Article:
The Government's policy is to use permitted development rights to streamline the planning system, thereby assisting householders and local authorities alike, and to encourage sustainability.
Does the Minister agree that one of the significant factors behind the concreting of gardens, which has become a highly emotive issue in suburban constituencies, is the gradual encroachment of permitted development? Does he think that it would be useful to take a fresh look at the balance to be struck between the understandable wish of people to improve their property and the wider environmental impact?
The hon. Gentleman makes a good point. I know that his constituency was affected by last year's floods, and I pay tribute to the emergency services, local authorities and others in pulling together to address them. He rightly raises the point about balance: there is a balance to be struck in making sure that householders are able to improve their homes without bureaucracy. That frees up a lot of bureaucracy within the local authority system, and it helps encourage, as much as possible, sustainability. Those are the principles behind the permitted development rights we have introduced for impermeable surfaces for front gardens, and I am keen to look at their application to rear gardens as well.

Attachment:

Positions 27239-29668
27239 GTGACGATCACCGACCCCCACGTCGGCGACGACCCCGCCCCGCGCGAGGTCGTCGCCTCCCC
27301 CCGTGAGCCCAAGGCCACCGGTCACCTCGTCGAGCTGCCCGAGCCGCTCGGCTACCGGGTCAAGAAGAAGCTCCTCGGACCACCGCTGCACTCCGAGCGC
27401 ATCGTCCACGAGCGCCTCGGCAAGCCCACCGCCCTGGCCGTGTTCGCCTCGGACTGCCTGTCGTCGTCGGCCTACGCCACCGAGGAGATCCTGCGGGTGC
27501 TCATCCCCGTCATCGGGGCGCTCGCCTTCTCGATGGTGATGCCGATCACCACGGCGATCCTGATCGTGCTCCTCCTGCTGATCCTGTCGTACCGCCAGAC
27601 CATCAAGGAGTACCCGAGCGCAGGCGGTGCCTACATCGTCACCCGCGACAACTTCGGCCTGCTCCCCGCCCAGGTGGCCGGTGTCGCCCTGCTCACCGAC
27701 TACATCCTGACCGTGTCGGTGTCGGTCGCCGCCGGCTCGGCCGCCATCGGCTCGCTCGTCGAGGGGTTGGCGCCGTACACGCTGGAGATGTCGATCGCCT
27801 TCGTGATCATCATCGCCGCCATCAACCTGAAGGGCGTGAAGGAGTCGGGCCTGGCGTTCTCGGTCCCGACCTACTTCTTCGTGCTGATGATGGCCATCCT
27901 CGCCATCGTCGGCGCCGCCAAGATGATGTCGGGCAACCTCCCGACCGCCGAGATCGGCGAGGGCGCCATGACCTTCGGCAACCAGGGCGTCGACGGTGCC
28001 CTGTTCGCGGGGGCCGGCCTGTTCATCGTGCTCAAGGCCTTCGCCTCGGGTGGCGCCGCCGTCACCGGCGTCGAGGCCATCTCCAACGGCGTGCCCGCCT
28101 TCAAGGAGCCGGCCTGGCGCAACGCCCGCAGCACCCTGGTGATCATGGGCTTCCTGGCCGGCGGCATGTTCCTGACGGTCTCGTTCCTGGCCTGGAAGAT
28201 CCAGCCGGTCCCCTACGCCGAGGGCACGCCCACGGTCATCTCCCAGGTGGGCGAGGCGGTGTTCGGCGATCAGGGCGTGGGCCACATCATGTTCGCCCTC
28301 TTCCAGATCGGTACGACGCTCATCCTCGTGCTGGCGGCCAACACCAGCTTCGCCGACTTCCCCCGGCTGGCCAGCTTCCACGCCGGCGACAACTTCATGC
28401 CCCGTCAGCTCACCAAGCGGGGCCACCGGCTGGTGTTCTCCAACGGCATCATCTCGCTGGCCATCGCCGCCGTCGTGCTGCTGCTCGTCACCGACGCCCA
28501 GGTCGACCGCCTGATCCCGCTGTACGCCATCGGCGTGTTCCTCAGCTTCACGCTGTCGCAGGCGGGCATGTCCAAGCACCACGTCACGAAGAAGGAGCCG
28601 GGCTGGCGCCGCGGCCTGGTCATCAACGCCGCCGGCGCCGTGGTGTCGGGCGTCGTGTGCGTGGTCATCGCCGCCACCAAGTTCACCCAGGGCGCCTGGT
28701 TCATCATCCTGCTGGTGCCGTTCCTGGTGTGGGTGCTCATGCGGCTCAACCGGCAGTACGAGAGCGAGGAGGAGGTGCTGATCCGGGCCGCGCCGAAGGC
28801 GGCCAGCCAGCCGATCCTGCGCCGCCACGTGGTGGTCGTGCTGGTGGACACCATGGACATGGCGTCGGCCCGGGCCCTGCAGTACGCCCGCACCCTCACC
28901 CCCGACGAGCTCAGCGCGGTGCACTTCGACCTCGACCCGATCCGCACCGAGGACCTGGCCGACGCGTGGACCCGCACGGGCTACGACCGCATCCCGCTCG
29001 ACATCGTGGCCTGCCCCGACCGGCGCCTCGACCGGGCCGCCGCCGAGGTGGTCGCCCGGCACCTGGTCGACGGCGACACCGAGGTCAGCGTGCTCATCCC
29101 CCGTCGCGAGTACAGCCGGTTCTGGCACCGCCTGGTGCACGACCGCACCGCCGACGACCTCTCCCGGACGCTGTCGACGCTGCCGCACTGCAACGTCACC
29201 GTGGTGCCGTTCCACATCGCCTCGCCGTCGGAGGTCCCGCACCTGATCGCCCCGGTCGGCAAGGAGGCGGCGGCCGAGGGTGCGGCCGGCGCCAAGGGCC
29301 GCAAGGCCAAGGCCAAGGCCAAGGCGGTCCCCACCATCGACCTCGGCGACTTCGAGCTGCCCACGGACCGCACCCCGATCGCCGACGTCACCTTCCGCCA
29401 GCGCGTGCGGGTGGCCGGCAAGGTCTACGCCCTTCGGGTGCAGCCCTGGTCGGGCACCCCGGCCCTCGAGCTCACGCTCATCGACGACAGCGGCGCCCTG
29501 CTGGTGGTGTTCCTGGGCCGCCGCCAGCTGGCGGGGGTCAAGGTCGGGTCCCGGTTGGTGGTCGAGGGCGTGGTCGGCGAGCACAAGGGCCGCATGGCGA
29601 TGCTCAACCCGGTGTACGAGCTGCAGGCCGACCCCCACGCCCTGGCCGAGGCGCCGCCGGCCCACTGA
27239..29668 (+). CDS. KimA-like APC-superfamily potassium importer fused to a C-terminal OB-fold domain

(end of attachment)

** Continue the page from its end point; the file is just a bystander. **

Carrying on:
I congratulate the Government on introducing measures to include microgeneration in general permitted development order arrangements. Does my hon. Friend intend to bring all microgeneration under that order, and thereby end the current anomaly whereby some are included while others await inclusion?
Yes, and I pay tribute to my hon. Friend for his work on environmental improvements. On
Is the Minister aware that many local authorities and their planning committees are deeply concerned about these permitted development rights, and that many villages—such as Mottram St. Andrew and Prestbury in my constituency—are having their environment gravely damaged by the concreting over of gardens, the cutting down of mature trees and the building of massive mansions by footballers and cricketers? Is he not aware that if we are to protect our environment, the permitted development rights need to be strictly regulated? I hope he will respond positively to that observation.
Local authorities are very much in the driving seat. They are able to put measures in place, such as through planning policy statement 3 on housing development that is available in their area. My feeling from speaking to councils is that local authorities want to see this; it will stop the clogging of the planning system and it will remove about a quarter of all planning applications, most of which are non-contentious. Local authorities decide the rule. If they want to extend permitted development rights, they can do so through a local development order. Conversely, if they want to restrict them, they have an article 4 direction to allow revision.